Three months after the massacre of 49 people at a gay nightclub in Orlando, the former employer of perpetrator Omar Mateen is being held financially liable for its negligence.
G4S Secure Solutions, which hired Mateen in 2007, had filed forms with the state of Florida inaccurately stating that Mateen had passed a psychological evaluation that authorized him to carry a gun.
The problem? The psychologist listed as having performed this evaluation did not do so— in fact, she was retired at the time, not even living in the state.
Upon finding out about G4S’ negligence with Mateen, the state found an additional 1,513 forms submitted on behalf of G4S employees with the same mistake over a four year period. Each violation warranted a $100 fine, resulting in a total fine of $151,400.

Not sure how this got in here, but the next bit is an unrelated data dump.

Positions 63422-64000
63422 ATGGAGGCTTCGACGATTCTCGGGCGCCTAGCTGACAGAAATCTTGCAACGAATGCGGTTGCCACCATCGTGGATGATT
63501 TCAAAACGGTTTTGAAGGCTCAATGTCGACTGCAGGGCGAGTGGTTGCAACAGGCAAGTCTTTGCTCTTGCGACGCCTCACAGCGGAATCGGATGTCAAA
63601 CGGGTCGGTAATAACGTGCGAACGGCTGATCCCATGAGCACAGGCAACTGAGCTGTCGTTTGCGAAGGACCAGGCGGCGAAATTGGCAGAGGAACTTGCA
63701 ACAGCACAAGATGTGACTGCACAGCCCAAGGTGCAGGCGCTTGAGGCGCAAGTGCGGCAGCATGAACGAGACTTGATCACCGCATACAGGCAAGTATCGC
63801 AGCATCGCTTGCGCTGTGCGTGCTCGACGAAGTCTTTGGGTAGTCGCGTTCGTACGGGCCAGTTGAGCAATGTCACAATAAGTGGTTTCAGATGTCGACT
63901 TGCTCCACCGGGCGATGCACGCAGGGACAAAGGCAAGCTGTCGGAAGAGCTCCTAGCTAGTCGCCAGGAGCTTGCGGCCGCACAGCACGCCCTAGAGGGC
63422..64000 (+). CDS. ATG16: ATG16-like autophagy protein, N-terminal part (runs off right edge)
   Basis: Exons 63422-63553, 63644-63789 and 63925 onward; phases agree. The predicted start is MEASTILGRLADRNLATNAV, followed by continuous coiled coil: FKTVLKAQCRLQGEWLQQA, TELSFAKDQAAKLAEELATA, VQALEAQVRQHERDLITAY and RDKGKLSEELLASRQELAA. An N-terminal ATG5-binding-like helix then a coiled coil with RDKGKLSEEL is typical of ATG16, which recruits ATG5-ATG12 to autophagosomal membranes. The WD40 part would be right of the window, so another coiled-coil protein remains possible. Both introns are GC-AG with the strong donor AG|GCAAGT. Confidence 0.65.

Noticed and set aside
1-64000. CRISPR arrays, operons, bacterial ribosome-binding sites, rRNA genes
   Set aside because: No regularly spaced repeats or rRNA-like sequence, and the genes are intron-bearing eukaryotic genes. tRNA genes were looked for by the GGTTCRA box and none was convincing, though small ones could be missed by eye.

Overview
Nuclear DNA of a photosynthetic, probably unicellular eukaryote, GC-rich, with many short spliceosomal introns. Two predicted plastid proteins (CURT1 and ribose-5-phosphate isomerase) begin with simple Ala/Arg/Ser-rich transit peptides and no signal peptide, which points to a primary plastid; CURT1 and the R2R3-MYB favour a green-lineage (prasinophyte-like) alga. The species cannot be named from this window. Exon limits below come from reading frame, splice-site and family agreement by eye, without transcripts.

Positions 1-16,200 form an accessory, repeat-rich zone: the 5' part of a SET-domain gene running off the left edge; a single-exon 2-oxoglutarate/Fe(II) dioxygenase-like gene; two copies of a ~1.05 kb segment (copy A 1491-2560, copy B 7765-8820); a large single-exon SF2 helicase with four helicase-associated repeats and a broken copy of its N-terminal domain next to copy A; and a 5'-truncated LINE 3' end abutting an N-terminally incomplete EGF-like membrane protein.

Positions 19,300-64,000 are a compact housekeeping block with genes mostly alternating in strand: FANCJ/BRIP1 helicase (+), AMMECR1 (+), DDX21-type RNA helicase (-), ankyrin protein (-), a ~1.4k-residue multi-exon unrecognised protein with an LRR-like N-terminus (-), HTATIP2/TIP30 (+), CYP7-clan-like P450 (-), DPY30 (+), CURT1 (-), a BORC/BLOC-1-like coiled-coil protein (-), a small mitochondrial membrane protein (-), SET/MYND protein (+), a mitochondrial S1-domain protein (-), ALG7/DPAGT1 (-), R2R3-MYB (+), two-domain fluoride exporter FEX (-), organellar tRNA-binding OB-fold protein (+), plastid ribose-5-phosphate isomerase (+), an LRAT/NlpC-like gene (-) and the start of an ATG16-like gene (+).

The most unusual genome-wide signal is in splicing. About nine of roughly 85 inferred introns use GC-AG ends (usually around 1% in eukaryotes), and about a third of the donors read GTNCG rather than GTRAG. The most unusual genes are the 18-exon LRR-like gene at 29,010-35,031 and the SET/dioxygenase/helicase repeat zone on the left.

G4S called the mistake “an administrative error” and said they “took measures to ensure this error would not be repeated” upon learning about it.
Still, G4S was adamant “that psychological tests were conducted.”
The fact that Mateen raised no red flags with his purchase and possession of armed weapons has puzzled law enforcement. He was a U.S. citizen with no criminal record or drug history. He had not been deemed mentally incompetent by any party, and had no history of violent acts.
In fact, many described Mateen as “a nice, quiet man” who attended prayer sessions with his young son at his local mosque in St. Pierce, Florida.
A number of organizations have endorsed intervention methods for extremists since the attack, in the hopes that future incidents could be prevented.